Shorting hyped up stocks and fading the crowd can be profitable, but it’s speculative. Trading selective breakdowns is a proven strategy over the long term.

I’ve also removed Closed End Investments – trusts can be illiquid and move rarely, so I’m not interested in those.

I’ve also excluded SETSqx stocks from my filter as I prefer to trade liquid order book stocks. But you can remove this and it’ll show both SETS and SETSqx stocks.

Here’s one stock I’ve picked from the list: Aston Martin.

It’s trading 101% within the 52-week low, but once you extend the chart out you can see the all-time low is not far off.

I’ve marked a line alarm here because I want to short the breakdown of the all-time low.

This is the same filter I used to find Deliveroo (ROO) that I wrote up in my weekly email.

It was also a big round number of 100p. Significant numbers often provide significant levels to trade from. This was the case with Deliveroo, as it quickly broke down once it fell through the all-time low.

You can use the 10% 52w high filter to look for stocks almost breaking out.

You’ll notice that there are less stocks in this filter despite me including SETSqx stocks here.

This means that more stocks are trading towards their lows than they are their highs.

It’s can be a useful barometer of how the market is performing.

(You can run this screen for yourself by selecting the “Michael Taylor 13/05/22: 10% 52w high” filter within SharePad’s Filter Library.)

These filters essentially allow you to trade both directions in the market with advance warnings.

Make sure you’re protecting your capital and not running losers. My view (and I can always be wrong) is that we have not seen the worst of it.

That said, it’s not an opinion I’m willing to lose capital over.

Ultimately, the price will tell you if you’re right or wrong. That’s all that matters.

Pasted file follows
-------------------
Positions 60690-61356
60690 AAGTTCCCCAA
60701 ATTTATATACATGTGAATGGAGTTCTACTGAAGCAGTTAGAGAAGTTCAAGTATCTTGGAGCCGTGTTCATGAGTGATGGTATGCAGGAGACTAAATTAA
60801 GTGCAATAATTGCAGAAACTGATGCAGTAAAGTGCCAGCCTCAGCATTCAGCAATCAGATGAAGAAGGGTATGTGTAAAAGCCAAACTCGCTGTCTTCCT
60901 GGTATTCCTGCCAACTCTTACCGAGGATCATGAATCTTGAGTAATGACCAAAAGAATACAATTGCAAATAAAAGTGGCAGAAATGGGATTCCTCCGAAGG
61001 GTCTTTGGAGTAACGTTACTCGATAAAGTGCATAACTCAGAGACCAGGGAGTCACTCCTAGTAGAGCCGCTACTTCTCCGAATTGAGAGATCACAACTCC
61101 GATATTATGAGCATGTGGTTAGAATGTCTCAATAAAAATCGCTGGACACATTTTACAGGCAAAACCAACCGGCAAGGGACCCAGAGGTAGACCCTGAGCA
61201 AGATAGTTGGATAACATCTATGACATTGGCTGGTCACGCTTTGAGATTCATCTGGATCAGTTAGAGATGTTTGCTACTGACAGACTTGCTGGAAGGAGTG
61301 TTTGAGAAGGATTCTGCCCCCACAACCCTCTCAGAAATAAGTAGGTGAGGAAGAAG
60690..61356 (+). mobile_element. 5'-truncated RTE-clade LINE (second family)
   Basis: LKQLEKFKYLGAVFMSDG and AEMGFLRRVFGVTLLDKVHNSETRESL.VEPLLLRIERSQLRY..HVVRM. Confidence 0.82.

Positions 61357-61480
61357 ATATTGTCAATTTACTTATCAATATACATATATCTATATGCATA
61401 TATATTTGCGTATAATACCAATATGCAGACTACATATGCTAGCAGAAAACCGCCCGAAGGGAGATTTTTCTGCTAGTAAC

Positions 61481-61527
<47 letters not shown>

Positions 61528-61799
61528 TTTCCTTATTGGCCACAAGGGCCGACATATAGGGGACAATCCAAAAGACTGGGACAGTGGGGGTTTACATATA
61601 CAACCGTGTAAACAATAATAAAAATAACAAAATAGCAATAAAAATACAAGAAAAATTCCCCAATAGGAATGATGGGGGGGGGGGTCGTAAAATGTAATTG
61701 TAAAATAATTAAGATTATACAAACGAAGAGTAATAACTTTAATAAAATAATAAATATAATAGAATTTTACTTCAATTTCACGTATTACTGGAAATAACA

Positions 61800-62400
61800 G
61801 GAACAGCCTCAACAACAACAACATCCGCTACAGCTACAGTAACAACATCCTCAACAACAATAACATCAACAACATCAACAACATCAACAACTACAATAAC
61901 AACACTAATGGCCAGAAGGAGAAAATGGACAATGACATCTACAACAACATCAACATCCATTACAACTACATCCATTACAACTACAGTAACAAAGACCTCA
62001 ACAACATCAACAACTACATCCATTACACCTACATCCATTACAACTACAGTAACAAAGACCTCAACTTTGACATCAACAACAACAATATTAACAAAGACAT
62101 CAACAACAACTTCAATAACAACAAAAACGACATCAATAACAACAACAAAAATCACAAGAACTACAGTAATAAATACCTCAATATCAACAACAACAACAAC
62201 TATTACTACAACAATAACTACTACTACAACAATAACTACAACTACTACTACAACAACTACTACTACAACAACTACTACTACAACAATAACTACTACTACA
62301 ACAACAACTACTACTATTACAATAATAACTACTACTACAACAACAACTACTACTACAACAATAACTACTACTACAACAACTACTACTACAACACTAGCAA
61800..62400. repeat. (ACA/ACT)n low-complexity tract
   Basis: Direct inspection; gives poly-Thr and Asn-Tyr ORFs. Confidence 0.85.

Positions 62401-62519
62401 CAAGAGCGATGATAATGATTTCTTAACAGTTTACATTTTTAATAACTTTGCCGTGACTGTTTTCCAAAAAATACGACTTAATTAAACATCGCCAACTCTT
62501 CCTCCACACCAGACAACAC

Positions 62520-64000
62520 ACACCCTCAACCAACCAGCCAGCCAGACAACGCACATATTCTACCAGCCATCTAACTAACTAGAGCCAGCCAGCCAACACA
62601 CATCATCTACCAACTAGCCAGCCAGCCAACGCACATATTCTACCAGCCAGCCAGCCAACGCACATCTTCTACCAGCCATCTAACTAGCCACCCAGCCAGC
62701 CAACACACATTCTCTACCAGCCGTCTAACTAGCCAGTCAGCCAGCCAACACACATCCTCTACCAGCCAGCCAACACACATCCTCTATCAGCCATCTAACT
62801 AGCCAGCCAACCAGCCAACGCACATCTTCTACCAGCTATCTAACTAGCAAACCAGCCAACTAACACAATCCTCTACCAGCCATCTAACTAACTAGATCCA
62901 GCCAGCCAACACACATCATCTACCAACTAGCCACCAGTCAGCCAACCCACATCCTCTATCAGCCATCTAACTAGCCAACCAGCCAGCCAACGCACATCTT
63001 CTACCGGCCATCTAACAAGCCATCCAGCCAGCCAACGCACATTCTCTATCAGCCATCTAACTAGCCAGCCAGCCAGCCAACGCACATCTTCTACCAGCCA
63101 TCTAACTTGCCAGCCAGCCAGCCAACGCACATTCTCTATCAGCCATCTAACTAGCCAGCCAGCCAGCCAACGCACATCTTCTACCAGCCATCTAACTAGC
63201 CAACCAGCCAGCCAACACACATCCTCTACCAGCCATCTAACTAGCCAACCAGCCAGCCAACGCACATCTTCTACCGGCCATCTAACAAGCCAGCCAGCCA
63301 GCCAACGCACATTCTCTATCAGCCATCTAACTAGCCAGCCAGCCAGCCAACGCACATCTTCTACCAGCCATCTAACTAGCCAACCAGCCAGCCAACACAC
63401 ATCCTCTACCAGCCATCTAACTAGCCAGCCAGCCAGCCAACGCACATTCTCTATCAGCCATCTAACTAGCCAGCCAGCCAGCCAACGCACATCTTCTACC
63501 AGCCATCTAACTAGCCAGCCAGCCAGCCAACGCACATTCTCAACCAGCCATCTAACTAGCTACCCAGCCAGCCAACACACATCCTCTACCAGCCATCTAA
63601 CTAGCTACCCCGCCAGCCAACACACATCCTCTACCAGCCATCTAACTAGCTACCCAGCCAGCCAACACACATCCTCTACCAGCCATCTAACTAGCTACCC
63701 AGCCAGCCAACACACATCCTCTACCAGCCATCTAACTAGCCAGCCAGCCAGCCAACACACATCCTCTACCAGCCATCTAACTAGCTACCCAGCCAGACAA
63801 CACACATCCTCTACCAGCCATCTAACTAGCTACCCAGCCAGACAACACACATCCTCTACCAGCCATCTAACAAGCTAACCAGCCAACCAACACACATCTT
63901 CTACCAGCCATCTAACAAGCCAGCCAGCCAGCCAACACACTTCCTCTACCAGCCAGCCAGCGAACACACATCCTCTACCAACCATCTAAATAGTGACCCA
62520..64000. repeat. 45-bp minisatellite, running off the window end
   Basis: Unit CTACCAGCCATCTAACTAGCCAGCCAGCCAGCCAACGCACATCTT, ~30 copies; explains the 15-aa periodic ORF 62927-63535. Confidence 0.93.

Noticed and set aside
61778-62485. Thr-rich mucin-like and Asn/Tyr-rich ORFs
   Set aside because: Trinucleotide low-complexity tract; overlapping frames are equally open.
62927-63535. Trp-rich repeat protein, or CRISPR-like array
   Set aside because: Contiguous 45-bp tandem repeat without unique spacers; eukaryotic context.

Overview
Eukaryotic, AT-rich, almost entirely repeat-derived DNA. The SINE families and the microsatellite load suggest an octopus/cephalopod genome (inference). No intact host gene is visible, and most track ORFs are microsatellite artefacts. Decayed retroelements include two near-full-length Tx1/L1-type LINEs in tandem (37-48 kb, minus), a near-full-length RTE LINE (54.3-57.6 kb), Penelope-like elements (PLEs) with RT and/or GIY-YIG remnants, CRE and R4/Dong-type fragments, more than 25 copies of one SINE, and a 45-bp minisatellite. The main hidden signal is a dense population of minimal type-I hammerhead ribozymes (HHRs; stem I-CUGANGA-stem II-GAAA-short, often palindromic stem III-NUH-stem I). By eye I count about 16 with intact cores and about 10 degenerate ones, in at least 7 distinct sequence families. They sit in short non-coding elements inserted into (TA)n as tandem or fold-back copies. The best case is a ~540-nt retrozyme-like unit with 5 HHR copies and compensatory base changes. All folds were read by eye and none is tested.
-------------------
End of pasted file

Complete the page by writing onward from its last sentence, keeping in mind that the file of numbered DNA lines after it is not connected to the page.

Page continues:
It’s fine having strong opinions – but don’t be willing to dig in and fight the market. It’s cleaned out many a trader before and no doubt will do so again!

Look out for these two filters in the SharePad library!

Michael Taylor

Buy the Breakout trading newsletter available at: www.shiftingshares.com/newsletter

Twitter: @shiftingshares

This article is for educational purposes only. It is not a recommendation to buy or sell shares or other investments. Do your own research before buying or selling any investment or seek professional financial advice.


4 comments on The Trader: Introducing two new filters for times of pain

  1. WG Gann wrote over a hundred years ago that “The 4th attempt on a specific level usually always goes through” – the dynamics of markets have changed since then but not the underlying factors or formations

    This isn’t always true though as you can see in the AML chart above it went through on the 6th attempt – If you look at GOLD in the months after the 2011 high, it fell on the fourth attempt – that was the period of time when 99% of all commentators were hyping up gold to $10,000 oz!!!!!!!!!

    Sharp eyed traders will have seen that very recently the FTSE100 bounced off the 4th attempt level and rallied, if it comes back down for a fifth attempt will it go through or bounce? – no-one knows for certain, but its a key area to watch should price get back down to that level [6800]

    Trade what you SEE, not what you think – Is always a good mantra

    1. Hi Huw, the new filters should be in your library. Filter > Apply or manage filter > Library. The two new filters from Michael should be at the top with a red “new” next to them.